The Entrepreneurial Mindset (Part I)


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A brief introduction to the Entrepreneurial Mindset and how it is different from the traditional mindset taught to students of traditional business or management programs. I deliver regular courses based on these concepts, and regularly help aspiring and experienced entrepreneurs to put these principles to use in the process of creating new ventures.

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  • Was it really that mark saw online social networks as the future of online media, or did he merely proceed to solve a problem, and then let the course of things tell him his vision?
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  • Great point! :) Mentors can provide both advice and connections.
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  • Slide 6 once again shows YOU NEED A MENTOR! In Bill Gate's case it was his mother. Who is your mentor to bring your vision from dream to reality? (h/t Stathis Kassios on FB)
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  • Contingent (depends on) the situation Causal – Better for stable and mature companies, when goals are clear and efficient execution is most important. Effectual – Better for new firms or markets where goals are not yet clear and flexibility is most important.
  • Experienced Entrepreneurs begin with who they are, what they know, and whom they know, and immediately start taking action and interacting with other people. They focus on what they can do and do it, without worrying much about what they should do. Some of the people they interact with self- select into the process by making commitments to the venture. Each commitment results in new means and new goals for the venture. As resources accumulate in the growing network, constraints begin to appear. The constraints reduce possible changes in future goals and restrict who may or may not be admitted into the stakeholder network. Assuming the stakeholder accumulation process does not fail, goals and networks concurrently converge into a new market and a new firm.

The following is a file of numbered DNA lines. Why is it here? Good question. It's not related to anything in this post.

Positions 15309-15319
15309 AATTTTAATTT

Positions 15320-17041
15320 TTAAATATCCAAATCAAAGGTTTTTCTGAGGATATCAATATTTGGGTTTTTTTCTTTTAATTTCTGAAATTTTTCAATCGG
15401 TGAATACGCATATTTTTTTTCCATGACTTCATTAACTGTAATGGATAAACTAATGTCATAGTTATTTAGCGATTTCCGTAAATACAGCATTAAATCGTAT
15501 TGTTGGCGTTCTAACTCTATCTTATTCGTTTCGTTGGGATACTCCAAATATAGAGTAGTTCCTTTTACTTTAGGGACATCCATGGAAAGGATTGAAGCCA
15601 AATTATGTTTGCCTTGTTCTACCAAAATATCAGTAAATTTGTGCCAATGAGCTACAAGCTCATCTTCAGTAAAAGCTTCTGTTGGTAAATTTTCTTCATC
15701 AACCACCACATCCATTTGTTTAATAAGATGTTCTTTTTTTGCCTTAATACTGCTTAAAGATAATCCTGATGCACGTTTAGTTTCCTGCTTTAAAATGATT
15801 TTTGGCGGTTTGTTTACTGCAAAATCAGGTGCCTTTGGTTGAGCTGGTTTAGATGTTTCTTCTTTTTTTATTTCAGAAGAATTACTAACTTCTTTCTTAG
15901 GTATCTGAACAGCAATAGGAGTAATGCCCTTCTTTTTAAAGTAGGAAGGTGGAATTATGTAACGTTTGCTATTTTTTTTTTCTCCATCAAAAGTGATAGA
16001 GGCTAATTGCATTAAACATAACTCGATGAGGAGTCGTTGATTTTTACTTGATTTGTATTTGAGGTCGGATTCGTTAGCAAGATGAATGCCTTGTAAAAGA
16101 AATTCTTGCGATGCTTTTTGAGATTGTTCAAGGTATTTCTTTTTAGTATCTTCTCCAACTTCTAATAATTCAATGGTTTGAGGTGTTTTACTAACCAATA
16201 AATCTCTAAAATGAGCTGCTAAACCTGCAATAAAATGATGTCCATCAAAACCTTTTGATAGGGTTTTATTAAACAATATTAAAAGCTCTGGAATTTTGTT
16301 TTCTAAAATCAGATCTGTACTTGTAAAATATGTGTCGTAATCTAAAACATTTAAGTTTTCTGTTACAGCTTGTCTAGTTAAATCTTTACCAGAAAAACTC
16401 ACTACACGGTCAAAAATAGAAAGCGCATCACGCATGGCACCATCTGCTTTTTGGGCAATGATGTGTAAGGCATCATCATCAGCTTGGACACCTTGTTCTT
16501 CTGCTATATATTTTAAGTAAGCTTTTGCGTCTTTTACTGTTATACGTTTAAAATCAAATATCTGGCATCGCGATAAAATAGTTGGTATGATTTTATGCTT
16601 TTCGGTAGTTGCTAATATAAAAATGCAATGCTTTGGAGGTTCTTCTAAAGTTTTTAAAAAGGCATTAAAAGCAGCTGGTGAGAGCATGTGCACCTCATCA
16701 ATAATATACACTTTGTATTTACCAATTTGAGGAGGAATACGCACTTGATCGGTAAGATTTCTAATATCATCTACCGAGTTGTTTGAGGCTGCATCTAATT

• Means-driven (as opposed to goal-driven) action. The emphasis here is on creating something new with existing means rather than discovering new ways to achieve given goals. Commit in advance only what one is willing to lose rather than investing in calculations about expected returns to the project. Negotiate with any and all stakeholders who are willing to make actual commitments to the project, without worrying about opportunity costs, or carrying out elaborate competitive analyses. Be flexible by leveraging surprises rather than trying to avoid them, overcome them, or adapt to them. Work with potential customers as the prime driver of opportunity rather than limiting entrepreneurial efforts to exploiting factors such as technological trajectories and socioeconomic trends.
  • Effectuators see the world as open, still in the making. They see a genuine role for human action. In fact, they see both firms and markets as human-made artifacts. Effectuators very rarely see opportunities as given or outside of their control. For the most part, they work to create as well as recognize and discover opportunities. Effectuators often have an instrumental view of firms and markets. They do not act as though they were the agents of the firm or as suppliers catering to demand―firms are a way for them to create something new for themselves and/or for the world; markets are more likely made than found; and they are made through an expanding network of self-selected stakeholders. Effectuators do not seek to avoid failure; they seek to achieve success. They recognize that failing is an integral part of becoming an experienced entrepreneur.
  • The Entrepreneurial Mindset (Part I)

    1. 1. What is the “Entrepreneurial Mindset”? Entrepreneurship and Small Business Management Christopher Zobrist, MBA Adapted from “The Entrepreneurial Method” by S.D. Sarasvathy, 2006
    2. 2. Theories of Entrepreneurship Personality/Trait Theory “Crystal Ball” or Lone Visionary Opportunity Recognition Right Place, RIght Time Entrepreneurial Thought Process Managerial vs Entrepreneurial
    3. 3. Facts About Entrepreneurs 65% did not start businesses as children or students, and did not have parents who were entrepreneurs 75% learned skills they used in starting their business after age 21Source: Inc 500 Founders’ Survey (1996)
    4. 4. Facts About Entrepreneurs 65% developed their idea by talking to or working with customers or partners 70% did not have a vision for a “venture- scale” business, they just wanted to start somethingSource: Inc 500 Founders’ Survey (1996)
    5. 5. Case Study: Bill Gates The Myth Bill Gates was a visionary who saw the future that all PCs would run Windows Built Microsoft into the bigest software company in the world by himself because of his vision and talent